The SAGB yield curve flattened in May after the March selloff caused by the repricing of interest rates in the US. SAGBs registered a sterling performance, outperforming equities and EME bond markets, except for Argentina. The additional R38.0bn in revenue receipts collected by SARS saw a further reduction in the quantum of weekly fixed bond, taking total issuance per week to the lowest level since mid-2019. Ratings agencies maintain current ratings but remain guarded about South Africa’s ability to revive growth and contain expenditure. Volatility in global financial markets has receded as “Fed speak” assuages inflation concerns and anchors the front end of the curve. A weaker USD and carry trade extended the rally in the ZAR to mid-2019 levels. SA-specific issues such as a sustainable growth trajectory and a primary budget surplus remain uncertain, whereas volatility risk associated with global economic surprises and positioning has increased. The SARB is on hold and willing to tolerate negative inflation-adjusted policy rates as inflation heads back to the mid-point of the target band, and while excess production capacity persists.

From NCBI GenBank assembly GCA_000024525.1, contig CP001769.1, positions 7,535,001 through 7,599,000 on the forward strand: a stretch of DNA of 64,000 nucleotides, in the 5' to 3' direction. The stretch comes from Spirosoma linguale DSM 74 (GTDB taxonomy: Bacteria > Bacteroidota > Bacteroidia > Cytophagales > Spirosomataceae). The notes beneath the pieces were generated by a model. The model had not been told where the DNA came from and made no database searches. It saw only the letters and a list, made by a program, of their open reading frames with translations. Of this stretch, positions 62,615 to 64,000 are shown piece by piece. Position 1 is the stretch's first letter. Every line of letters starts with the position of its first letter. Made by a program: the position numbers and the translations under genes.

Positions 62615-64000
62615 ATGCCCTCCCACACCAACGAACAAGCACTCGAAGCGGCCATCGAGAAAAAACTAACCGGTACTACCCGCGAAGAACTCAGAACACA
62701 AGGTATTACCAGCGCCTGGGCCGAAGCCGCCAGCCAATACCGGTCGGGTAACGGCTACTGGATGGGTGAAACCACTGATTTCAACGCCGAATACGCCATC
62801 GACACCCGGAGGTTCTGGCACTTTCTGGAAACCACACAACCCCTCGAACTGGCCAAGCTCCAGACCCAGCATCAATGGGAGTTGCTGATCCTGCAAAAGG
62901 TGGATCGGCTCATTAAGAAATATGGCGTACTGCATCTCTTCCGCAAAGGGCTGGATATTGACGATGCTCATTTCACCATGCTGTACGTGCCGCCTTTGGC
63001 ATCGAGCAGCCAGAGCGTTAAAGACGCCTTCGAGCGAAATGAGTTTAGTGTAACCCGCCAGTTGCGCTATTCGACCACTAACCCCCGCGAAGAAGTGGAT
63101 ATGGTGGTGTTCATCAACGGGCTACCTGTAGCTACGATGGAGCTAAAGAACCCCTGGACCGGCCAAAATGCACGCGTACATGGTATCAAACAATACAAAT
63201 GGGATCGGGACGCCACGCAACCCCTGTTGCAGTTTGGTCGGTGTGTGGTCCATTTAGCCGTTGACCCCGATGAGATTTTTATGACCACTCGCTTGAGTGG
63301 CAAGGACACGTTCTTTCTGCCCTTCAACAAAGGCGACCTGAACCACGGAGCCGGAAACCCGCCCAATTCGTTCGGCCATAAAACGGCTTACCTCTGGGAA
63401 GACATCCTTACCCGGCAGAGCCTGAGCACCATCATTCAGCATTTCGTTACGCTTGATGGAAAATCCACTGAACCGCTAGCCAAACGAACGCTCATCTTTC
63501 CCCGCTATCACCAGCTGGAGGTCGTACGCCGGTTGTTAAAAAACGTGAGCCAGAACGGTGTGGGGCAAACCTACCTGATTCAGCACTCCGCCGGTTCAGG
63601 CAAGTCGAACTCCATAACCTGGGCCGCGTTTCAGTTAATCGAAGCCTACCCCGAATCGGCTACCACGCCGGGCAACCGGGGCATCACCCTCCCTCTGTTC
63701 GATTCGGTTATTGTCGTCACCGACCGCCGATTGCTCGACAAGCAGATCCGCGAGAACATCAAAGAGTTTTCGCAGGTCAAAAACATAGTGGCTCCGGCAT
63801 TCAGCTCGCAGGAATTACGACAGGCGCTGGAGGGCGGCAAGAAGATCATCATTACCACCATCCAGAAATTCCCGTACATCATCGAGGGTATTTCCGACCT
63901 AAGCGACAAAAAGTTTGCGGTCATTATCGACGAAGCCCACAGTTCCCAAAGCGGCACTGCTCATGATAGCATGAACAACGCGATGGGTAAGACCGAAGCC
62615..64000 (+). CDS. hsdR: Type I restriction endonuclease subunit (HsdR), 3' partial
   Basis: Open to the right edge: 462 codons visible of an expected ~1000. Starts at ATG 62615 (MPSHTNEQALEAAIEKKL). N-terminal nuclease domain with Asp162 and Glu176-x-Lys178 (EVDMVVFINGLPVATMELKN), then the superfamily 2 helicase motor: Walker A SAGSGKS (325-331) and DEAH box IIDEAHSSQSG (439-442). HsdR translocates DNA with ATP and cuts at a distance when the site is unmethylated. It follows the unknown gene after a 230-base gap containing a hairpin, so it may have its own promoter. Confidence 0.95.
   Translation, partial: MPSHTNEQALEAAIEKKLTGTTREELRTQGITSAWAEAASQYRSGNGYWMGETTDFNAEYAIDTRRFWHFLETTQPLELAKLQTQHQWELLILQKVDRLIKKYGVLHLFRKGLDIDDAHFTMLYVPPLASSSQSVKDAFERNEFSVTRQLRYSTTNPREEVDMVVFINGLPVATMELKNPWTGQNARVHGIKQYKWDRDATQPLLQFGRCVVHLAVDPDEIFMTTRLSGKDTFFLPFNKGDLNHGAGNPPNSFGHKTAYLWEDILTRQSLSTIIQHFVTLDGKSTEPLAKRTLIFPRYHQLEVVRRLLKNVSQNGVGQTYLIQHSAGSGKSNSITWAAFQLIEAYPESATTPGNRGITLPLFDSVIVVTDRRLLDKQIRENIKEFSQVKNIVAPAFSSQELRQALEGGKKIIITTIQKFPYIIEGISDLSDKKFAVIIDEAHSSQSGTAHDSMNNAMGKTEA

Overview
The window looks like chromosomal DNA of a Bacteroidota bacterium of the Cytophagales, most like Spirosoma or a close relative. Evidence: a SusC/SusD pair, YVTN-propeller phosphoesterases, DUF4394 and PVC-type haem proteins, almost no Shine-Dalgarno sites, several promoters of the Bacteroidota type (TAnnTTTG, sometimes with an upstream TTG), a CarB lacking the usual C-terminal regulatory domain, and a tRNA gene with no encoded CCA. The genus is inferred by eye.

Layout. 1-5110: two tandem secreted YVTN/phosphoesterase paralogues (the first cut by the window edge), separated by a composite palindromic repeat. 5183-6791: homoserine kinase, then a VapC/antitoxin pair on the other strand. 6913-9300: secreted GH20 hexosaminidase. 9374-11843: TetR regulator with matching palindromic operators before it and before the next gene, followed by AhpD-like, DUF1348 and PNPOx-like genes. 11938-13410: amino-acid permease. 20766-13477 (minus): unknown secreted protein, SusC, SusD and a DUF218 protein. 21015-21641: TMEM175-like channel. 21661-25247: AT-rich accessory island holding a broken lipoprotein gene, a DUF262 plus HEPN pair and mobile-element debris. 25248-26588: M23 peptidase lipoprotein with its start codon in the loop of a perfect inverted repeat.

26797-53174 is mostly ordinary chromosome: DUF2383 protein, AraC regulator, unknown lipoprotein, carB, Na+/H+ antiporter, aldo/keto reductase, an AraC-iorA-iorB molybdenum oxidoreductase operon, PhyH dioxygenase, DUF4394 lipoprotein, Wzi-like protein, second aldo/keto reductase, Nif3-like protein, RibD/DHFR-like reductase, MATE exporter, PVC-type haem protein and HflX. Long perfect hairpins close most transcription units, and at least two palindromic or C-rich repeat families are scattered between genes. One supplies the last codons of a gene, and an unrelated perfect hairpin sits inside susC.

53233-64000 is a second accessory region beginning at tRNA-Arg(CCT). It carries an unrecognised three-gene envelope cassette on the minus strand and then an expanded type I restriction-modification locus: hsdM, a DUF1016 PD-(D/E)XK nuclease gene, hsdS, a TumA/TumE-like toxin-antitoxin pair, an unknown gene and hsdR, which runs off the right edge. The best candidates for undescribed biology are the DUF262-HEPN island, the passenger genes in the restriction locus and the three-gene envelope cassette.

What we are watching in June: South Africa: GDP, CPI, COVID-19 infection rates, and vaccine rollout. International: US non-farm payroll data, US CPI, ECB, and FOMC meetings.